Governments around the world are planning more than twice the fossil fuel production in 2030 than what we would be needed to keep warming under 1.5 degrees.
This is according to a report published by the UN Environment Programme (UNEP) and an international team of researchers focusing on projected estimates of coal, oil, and gas.
“Governments’ plans to expand fossil fuel production are undermining the energy transition needed to achieve net-zero emissions, throwing humanity’s future into question,” said Inger Andersen, Executive Director of UNEP.
“Powering economies with clean and efficient energy is the only way to end energy poverty and bring down emissions at the same time.”
In its evaluation, titled the Production Gap Report, the researchers highlighted that while 17 out of the 20 countries investigated have pledged to achieve net-zero – normally by 2050 – the researchers suggest these aren’t going nearly far enough.
According to the report, none of the countries have committed to reducing coal, gas and oil production in line with a maximum of 1.5 degrees of warming.
The report points out that for Australia, governments are planning to increase their national production of coal and gas by 0.2 and 0.7% in 2030 compared to 2021 levels.
This is reflective of most of the 20 high fossil fuel producing countries that the report investigated.
“The UNEP report is a damning indictment of the Albanese government, and its LNP predecessors,” said Professor John Quiggin, a University of Queensland economist.
“It shows that under current policies encouraging the extraction and export of coal and gas, we are contributing almost as much to the destruction of the global environment as Saudi Arabia, and more than any other country except China, Russia and the USA.”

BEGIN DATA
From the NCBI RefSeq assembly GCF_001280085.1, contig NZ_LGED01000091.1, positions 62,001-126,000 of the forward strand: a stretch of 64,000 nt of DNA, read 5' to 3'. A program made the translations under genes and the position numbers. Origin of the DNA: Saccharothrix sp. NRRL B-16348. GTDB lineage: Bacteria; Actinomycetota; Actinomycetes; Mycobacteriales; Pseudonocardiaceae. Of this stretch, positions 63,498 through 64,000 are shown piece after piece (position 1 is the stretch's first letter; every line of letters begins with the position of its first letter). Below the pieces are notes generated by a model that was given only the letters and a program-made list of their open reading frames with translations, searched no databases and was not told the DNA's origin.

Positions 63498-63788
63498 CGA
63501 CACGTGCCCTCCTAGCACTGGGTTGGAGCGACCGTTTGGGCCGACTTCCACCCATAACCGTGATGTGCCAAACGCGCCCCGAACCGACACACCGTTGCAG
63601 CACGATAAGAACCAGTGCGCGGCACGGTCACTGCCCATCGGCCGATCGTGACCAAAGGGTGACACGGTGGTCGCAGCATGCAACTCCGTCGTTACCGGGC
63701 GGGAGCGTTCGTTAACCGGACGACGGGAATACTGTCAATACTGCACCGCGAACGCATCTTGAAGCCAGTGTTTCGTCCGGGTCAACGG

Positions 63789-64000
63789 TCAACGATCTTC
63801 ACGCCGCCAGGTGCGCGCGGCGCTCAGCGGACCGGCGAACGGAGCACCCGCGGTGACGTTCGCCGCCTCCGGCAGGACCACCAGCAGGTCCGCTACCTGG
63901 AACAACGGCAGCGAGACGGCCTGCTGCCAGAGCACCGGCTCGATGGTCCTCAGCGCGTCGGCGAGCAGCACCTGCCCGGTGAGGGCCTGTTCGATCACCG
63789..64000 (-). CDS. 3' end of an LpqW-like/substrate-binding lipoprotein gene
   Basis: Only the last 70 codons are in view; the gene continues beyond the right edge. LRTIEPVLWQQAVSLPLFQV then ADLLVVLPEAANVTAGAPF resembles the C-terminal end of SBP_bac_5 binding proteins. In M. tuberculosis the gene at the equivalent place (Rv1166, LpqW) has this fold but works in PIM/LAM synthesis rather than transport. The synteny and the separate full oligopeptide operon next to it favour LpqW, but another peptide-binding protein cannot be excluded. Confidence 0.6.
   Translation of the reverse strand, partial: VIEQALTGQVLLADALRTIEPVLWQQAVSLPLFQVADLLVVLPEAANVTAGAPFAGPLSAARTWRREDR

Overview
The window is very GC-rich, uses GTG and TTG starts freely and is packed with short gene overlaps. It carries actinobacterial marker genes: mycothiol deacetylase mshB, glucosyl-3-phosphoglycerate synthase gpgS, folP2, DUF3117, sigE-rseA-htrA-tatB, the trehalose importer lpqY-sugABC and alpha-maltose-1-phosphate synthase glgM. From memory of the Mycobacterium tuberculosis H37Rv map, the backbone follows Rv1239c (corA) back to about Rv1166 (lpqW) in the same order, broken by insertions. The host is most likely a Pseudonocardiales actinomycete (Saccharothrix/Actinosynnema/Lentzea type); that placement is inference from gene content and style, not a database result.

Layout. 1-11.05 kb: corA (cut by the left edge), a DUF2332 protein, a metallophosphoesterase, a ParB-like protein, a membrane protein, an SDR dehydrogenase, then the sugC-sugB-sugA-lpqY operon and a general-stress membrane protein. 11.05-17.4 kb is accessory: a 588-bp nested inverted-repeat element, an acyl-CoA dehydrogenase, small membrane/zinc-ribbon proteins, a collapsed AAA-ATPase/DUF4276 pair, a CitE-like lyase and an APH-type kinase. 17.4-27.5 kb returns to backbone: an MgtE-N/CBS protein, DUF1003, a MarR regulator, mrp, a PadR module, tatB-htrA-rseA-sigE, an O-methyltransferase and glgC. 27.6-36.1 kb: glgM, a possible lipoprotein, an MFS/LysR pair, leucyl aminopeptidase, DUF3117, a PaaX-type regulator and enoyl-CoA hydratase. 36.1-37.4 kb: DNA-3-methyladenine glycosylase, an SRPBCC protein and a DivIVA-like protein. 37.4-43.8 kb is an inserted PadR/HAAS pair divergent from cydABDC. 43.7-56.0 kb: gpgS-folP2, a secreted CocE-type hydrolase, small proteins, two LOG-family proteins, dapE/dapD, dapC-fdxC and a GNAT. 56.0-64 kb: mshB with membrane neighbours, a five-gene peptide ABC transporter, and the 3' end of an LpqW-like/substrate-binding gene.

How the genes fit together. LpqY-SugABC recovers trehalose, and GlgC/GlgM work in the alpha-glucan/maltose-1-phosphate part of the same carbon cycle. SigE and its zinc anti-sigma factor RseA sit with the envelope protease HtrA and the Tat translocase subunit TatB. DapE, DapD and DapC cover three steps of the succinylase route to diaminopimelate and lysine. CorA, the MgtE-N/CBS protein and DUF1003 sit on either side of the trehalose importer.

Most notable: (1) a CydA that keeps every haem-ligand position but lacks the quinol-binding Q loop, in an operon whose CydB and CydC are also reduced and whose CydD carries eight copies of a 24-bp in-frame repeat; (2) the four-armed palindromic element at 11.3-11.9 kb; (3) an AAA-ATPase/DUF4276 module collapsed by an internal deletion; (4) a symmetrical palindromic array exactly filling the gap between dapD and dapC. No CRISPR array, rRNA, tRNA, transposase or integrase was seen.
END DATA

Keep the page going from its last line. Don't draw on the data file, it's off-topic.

While countries may pledge to get their own emissions to net-zero, continuing to produce coal and gas – even if it’s then exported is still contributing to a warming planet.
“Another danger is that governments’ existing net-zero pledges will not be fulfilled, with their credibility and implementation being increasingly called into question,” the report states.
“The lack of attention to a coordinated phase-in of zero-carbon and phase-out of fossil-fuel-based energy systems represents a major risk to a successful, non-disruptive, and just energy transition.”
The researchers suggest that governments should aim for a near total phase-out of coal production and use by 2040, with oil and gas production set to at least three quarters by 2050 compared to 2020 levels.
Without adequate preparation to phase down of coal and other fossil fuels, it will be not only difficult to reach net zero, but also economically painful.
“Disturbingly, Australia has no national policy framework to restrict fossil fuel production, exploration or infrastructure development despite its status as one of the two biggest LNG and coal exporters in the world,” says Professor Samantha Hepburn, Director of the Centre for Energy and Natural Resource Law.
“There is no point in implementing tokenistic climate gestures if they are not supported by meaningful emission reduction strategies. Doing so fundamentally subverts our capacity to actually reach net zero and hopefully limit the potential for catastrophic global warming.”